Artificial intelligence is expected to save heavy building materials company Aggregate Industries 10% on annual electric bills and energy intensity, Edie.net reports. The UK-headquartered company has added Open Energi’s Dynamic Demand 2.0 to 30 bitumen tanks across eight sites.
The technology works by using the flexibility inherent in the tanks’ normal heating and cooling cycle and adapts that to lowering energy intensity, Edie explained. Artificial intelligence in the platform optimizes electricity use in response to fluctuations in factors such as grid frequency, wholesale electricity prices, and system imbalance prices.
“The platform accesses the imbalance market via Renewable Balancing Reserve (RBR), an Ørsted product which incentivizes businesses to reduce their electricity demand at certain times through financial rewards,” Edie reported.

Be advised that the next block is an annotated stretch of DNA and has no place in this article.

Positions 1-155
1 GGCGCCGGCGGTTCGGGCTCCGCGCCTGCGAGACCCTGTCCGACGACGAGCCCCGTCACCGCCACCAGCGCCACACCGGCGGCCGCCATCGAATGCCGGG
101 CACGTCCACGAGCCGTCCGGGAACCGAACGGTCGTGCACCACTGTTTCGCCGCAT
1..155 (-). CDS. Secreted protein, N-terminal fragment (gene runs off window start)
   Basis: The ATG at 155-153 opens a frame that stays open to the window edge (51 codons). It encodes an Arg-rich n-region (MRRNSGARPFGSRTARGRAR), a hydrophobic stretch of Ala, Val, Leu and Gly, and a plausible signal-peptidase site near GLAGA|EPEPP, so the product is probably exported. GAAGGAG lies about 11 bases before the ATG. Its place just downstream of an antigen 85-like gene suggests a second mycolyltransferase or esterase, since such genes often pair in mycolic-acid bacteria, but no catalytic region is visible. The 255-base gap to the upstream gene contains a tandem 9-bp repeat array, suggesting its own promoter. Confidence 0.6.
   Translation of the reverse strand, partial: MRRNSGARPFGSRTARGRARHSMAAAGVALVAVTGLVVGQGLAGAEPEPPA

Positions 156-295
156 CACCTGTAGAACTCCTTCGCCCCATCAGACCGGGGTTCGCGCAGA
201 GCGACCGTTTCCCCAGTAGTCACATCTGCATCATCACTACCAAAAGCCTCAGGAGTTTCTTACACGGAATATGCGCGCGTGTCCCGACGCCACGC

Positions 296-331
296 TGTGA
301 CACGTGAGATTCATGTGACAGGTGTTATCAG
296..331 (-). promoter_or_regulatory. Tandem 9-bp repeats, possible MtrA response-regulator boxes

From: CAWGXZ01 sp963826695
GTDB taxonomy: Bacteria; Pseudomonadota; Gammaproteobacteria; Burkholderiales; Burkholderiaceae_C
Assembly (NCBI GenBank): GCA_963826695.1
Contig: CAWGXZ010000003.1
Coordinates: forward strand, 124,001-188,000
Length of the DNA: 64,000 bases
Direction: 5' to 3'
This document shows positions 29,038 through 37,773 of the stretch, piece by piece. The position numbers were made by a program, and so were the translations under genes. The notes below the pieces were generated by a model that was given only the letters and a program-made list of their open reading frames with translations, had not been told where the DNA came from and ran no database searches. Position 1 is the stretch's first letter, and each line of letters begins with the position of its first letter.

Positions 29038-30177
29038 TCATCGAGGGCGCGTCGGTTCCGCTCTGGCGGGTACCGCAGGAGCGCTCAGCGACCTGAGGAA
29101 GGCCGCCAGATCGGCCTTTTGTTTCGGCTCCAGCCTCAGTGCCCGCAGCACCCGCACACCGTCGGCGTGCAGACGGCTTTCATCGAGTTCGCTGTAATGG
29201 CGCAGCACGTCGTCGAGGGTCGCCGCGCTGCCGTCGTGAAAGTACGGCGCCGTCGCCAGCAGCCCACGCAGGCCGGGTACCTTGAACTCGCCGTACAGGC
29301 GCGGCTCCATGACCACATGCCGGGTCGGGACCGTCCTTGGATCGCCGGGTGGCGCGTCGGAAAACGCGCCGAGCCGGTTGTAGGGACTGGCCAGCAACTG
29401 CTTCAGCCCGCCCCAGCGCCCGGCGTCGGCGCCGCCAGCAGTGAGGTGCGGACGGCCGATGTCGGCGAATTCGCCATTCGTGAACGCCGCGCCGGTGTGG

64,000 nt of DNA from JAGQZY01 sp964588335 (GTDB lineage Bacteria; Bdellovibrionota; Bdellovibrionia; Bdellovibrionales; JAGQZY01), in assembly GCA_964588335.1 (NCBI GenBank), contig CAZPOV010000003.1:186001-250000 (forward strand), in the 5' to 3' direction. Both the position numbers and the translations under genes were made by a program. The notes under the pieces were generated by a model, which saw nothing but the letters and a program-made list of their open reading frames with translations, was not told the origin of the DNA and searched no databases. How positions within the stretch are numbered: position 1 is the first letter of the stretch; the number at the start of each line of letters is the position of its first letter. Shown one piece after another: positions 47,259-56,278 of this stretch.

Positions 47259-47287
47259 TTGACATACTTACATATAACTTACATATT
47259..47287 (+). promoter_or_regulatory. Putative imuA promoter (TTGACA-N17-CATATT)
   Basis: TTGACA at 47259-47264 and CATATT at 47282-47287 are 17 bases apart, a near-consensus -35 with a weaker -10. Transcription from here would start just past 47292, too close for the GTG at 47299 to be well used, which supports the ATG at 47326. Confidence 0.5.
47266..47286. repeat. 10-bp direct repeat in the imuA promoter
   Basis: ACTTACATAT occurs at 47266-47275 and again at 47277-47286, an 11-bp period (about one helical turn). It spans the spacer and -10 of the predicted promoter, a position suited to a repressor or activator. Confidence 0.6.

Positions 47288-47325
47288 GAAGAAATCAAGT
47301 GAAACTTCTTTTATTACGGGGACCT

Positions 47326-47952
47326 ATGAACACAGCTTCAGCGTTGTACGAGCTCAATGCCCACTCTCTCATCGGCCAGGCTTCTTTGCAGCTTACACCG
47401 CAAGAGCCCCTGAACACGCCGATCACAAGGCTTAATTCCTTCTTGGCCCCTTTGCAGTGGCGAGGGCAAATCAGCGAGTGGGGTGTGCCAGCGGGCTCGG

On average, Aggregate Industries’ assets are responding to three 30-minute RBR calls a day, Open Energi says.
Aggregate Industries’ energy manager Richard Eaton said that he expects the company to install Open Energi’s technology in 48 of its UK asphalt plants, representing up to 4.5 MW of demand flexibility.
The company is an early adopter, Edie reported. Since 2013, Aggregate Industries has applied firm frequency response services to 133 bitumen tanks at 42 of asphalt plants in the United Kingdom.
“Eaton previously told Edie that through better management of assets, the move has provided 4 MW of real-time flexible capacity to the grid and facilitated an energy consumption reduction of 350,000 kWh per year in the process,” the site says.
In addition to expanding the use of Dynamic Demand 2.0, Aggregate Industries is also looking at where the technology could be beneficial for their other assets and processes, according to Eaton.
“As energy markets evolve, it’s important we keep up with the pace of change,” he said.